Interestingly, removing ratings doesn’t remove the potential for bias – it can actually increase it. When organizations remove ratings, they often replace them with fairly ambiguous criteria for evaluation which allow for much broader interpretation. This broader interpretation can lead to perceptions of unfairness and violate norms of trust.

What we learned

Of the literature we reviewed, several pieces stood out to us. Each of the following pieces explored ideas that we found useful and interesting. We found them helpful in expanding the way we have been thinking about PM, its challenges, and its possible solutions.

Paul E. Levy, Steven T. Tseng, Christopher C. Rosen and Sarah B. Lueke

“Spoiler alert: the fix is not to blindly get rid of ratings.”

This chapter discusses recent criticisms of traditional PM practices and reviews them in light of academic research. In an effort to reduce the gap between practice and science in PM, the chapter highlights what organizations can do to improve their PM practices and where scholars should focus their research efforts.

Highlights:

  • Argues that practitioners are driving the criticism of PM and that the gap between science and practice needs to be addressed
  • Suggests that solutions to address criticisms of PM should come from both a practical and research-based point of view
  • Advocates that removing ratings should be the rare exception and not the general rule

Ben Wigert and Jim Harter / Gallup, Inc.

“Performance management has buckled because organizations have prioritized measurement over development.”

This report presents research on why traditional practices are not working, insights on how to improve them, and expectations that today’s employees have for their employing organizations.  The authors recommend that organizations should create a culture of performance development by establishing expectations, continually coaching, and creating accountability.

Highlights:

  • Presents the research behind why traditional PM is not effective in today’s organizations
  • Discusses the changing nature of what employees expect from their organizations and how organizations can think through what (if any) changes are necessary in their approach to PM

Lucia Rahilly, Bryan Hancock and Bill Schaninger / McKinsey

“…there is still no substitute for the direct feedback and coaching that happens day in and day out…”

This podcast, with transcription provided, discusses recent research by McKinsey on what drives effective PM. The discussion focuses on the role of the manager to engage in quality performance and development conversations with direct reports, the need for some sort of evaluative component, and the finding that perceptions of fairness impact the degree to which PM is seen as effective.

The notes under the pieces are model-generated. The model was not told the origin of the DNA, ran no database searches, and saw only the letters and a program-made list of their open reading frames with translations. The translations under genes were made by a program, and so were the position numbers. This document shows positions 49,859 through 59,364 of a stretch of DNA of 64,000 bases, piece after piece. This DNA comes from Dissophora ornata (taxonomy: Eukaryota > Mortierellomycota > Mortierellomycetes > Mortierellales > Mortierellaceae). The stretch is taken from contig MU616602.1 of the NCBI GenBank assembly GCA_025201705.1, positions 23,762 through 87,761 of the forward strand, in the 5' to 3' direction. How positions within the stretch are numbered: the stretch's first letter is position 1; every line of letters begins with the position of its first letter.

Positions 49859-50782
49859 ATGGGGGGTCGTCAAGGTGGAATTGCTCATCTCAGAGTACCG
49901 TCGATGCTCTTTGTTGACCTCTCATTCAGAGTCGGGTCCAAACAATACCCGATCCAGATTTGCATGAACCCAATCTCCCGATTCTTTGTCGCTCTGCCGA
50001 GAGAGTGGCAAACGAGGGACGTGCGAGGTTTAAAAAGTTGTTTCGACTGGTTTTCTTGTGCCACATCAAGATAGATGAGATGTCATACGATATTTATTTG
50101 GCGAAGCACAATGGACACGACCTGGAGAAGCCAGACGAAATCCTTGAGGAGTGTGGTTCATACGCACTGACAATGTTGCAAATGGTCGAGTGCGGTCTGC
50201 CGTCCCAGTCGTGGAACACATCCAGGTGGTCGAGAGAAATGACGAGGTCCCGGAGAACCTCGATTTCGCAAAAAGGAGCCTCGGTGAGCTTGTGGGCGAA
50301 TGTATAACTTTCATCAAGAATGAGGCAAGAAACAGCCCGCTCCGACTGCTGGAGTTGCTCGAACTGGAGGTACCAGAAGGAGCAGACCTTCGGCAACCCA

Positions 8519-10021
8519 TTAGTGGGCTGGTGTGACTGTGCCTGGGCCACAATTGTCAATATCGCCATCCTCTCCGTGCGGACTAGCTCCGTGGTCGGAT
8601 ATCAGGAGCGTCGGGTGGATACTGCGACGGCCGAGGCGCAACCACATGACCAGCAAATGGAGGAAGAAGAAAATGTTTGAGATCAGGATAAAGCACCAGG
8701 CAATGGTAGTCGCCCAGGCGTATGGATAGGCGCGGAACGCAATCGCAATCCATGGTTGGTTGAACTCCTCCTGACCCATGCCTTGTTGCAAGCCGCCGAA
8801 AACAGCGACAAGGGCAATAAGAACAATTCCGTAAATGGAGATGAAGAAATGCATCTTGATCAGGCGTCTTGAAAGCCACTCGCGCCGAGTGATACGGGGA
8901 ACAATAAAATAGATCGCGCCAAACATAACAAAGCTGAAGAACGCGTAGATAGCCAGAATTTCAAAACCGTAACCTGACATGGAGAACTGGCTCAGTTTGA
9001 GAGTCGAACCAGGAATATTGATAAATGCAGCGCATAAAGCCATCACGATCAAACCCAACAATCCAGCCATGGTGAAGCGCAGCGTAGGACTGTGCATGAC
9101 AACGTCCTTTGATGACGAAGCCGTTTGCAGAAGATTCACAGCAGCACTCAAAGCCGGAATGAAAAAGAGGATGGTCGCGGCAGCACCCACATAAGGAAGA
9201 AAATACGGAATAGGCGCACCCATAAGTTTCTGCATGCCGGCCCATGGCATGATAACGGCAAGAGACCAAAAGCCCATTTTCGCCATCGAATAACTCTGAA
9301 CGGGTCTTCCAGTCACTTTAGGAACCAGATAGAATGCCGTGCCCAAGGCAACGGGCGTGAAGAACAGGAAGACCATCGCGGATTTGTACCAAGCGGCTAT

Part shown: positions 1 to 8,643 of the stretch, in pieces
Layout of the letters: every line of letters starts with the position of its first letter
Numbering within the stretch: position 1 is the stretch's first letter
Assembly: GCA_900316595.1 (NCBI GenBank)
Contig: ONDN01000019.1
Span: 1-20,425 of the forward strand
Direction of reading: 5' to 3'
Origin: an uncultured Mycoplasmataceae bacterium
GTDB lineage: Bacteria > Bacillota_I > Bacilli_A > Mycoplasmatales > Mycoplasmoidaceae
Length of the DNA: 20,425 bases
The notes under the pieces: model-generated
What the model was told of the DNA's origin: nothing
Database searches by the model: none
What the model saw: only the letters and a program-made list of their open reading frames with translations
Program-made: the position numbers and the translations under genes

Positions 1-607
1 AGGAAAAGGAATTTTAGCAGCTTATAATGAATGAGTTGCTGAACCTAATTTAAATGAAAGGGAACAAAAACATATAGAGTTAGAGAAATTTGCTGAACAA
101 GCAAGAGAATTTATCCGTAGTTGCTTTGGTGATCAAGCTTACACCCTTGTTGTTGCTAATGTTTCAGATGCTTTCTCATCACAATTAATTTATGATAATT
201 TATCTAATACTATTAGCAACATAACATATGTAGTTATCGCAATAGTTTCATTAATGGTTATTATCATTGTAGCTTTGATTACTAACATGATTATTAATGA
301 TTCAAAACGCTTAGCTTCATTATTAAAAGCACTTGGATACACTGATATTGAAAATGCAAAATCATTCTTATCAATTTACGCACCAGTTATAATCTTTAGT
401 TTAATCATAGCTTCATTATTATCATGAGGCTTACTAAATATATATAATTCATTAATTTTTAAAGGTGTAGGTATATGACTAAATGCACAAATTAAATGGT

Highlights:

  • Discusses the current trends in PM and the necessary reliance on the ability of managers to provide coaching and feedback
  • Explains that people still want to know how they’re performing and that some sort of evaluative component is likely necessary
  • Illustrates the importance of perceptions of fairness in the PM approach

Beth Jones, Khalil Smith, and David Rock

“…not all biases make us actively malicious. The key is how we manage our biases.”

The article discusses bias from a neuroscience perspective, highlighting that bias is our brain’s constant search for efficiency. While bias is not inherently bad, it can lead to negative outcomes if left unexplored. The authors discuss three biases – expedience, distance, and similarity – and how managers and organizations can mitigate their impact on performance appraisal.

Highlights:

  • States that bias negatively impacts performance appraisal and briefly discusses the impact of three prevalent biases
  • Provides high-level suggestions on how to mitigate the influence of these biases in performance appraisal

Deidra J. Schleicher, Heidi M. Baumann, David W. Sullivan, Paul E. Levy, Darel C. Hargrove and Brenda A. Barros-Rivera

“…much work is yet to be done in developing a body of scientific knowledge about performance management systems that can better inform practice.”

While this article isn’t particularly provocative or stirring (it’s why we put it last), it does provide a foundational summary of current PM research, which is helpful in understanding more progressive and innovative perspectives. The authors present a model of PM and summarize research from 1980 to 2017. Based on this review, they provide recommendations for future research in PM. This article is great for leaders and practitioners that want to geek out on the history of PM.

Highlights:

  • Presents a model of PM to organize components of PM and to integrate perspectives
  • Suggests that there are only seven core tasks involved in PM
  • Illustrates the importance and value of both formal and informal components of PM
  • Builds a case that we’ve excluded the examination of important variables in PM
  • Argues that more research is still needed on PM

Overall Impressions

The literature on PM is vast and varied, and there are many, many smart people with different perspectives. We’re pretty sure no one perspective is the “right” perspective. That said, we’re starting to see large-scale agreement for the notion that traditional, top-down, annual-driven PM is less likely to reign supreme in the workforce of the future. With this shift, we think we’ll also see an increased emphasis on the role of relationships in organizations, the expectations of managers, and the importance of trust and fairness in PM approaches.